Berthay denies he knew about trooper’s misbehavior

djournal-Court-News2By Patsy R. Brumfield

Daily Journal

SALTILLO – Retired Mississippi Highway Patrol chief Michael Berthay denies anyone asked him to discipline a trooper accused of assaulting motorists.

Berthay, who lives in Saltillo, insists he was never called upon to make any disciplinary decision about then-trooper Christopher Hughes before Berthay retired in June 2010.

Berthay, Hughes and the current commissioner of public safety are defendants in a lawsuit filed by five Northeast Mississippi residents, who claim Hughes beat, injured or threatened them while he worked as a state law enforcement officer.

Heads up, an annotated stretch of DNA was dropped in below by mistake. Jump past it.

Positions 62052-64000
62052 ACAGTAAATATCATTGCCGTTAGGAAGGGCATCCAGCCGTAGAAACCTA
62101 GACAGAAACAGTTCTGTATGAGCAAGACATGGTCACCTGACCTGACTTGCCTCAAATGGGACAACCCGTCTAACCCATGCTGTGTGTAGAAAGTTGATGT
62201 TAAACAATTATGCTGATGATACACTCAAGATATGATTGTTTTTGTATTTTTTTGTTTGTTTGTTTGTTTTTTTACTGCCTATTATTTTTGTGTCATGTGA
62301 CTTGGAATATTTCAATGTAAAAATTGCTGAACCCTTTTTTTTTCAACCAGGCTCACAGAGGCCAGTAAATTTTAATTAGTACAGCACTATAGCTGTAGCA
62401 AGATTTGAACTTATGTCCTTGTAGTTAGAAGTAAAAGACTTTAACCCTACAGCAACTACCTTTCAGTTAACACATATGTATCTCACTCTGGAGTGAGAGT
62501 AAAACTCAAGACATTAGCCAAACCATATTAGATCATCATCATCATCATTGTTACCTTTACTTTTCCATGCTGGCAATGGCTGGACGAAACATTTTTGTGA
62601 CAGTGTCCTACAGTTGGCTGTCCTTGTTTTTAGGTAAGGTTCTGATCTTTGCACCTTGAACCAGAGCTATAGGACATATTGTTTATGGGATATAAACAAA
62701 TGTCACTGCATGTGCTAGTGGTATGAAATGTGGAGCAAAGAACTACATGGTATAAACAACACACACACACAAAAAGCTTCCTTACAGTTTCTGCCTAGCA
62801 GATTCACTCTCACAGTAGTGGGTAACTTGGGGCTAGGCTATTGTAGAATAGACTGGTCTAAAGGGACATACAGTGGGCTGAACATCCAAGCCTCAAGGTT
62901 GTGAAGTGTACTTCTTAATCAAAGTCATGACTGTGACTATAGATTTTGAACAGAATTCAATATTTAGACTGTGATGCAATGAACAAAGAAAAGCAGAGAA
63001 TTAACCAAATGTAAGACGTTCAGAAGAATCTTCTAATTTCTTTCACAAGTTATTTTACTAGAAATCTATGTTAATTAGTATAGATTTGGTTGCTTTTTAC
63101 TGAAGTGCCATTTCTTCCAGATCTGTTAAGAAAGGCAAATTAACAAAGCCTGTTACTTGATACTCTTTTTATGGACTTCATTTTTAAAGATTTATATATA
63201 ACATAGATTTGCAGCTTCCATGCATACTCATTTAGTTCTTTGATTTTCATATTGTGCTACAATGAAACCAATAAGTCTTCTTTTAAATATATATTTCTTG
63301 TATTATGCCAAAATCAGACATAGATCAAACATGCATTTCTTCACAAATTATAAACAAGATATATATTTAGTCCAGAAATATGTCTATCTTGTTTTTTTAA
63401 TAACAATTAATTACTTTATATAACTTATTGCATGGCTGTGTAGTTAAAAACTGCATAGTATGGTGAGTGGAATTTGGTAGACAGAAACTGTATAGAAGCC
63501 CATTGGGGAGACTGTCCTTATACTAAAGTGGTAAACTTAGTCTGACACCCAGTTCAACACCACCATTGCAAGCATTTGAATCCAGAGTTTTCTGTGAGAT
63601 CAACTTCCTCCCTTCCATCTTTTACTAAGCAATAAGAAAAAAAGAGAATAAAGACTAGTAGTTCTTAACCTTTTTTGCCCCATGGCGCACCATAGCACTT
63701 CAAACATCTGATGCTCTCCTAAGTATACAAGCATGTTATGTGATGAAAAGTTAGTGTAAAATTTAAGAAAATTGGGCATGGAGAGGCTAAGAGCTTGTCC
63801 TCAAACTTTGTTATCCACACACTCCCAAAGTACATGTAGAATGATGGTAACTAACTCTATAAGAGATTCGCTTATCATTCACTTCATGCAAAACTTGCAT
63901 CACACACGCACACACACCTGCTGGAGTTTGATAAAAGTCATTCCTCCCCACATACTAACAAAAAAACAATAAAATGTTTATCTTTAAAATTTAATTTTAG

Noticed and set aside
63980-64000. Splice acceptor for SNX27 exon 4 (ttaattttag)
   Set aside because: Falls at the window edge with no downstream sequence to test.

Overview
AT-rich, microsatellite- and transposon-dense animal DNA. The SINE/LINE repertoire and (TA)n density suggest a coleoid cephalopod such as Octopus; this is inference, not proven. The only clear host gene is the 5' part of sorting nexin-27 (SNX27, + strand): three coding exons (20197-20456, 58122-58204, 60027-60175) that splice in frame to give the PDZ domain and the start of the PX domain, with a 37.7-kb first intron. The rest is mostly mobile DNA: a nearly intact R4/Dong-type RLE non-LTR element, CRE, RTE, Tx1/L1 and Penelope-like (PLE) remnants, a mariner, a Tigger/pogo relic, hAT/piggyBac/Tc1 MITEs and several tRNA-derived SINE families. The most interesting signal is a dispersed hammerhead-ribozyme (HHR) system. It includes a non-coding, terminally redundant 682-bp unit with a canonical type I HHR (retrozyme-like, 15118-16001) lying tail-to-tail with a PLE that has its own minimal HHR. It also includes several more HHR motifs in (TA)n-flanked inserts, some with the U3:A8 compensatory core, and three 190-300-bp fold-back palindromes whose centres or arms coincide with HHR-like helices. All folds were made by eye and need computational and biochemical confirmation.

Hughes, 42, formerly of Tupelo, is serving federal prison time in Texas for a guilty plea to depriving a woman of her civil rights by stomping her against a concrete floor in the Lee County Jail in 2007.

State charges were never filed against him, and the lawsuit defendants claim Berthay covered up for Hughes.

But Friday, Berthay responded to the lawsuit, first claiming that because he was a state employee at the time, he is protected under the doctrine of qualified immunity.

He also states he was not Hughes’ employer and “was not the ultimate decision-maker” on disciplinary issues regarding MHP officers.

Through his attorney, Robert E. Sanders of Jackson, Berthay claims he never viewed a videotape of Hughes attacking the woman in 2007 and that he was not asked to brief his successor or the present commissioner.

The case is set to go on trial Sept. 15, 2014, in Aberdeen.

Click video to hear audio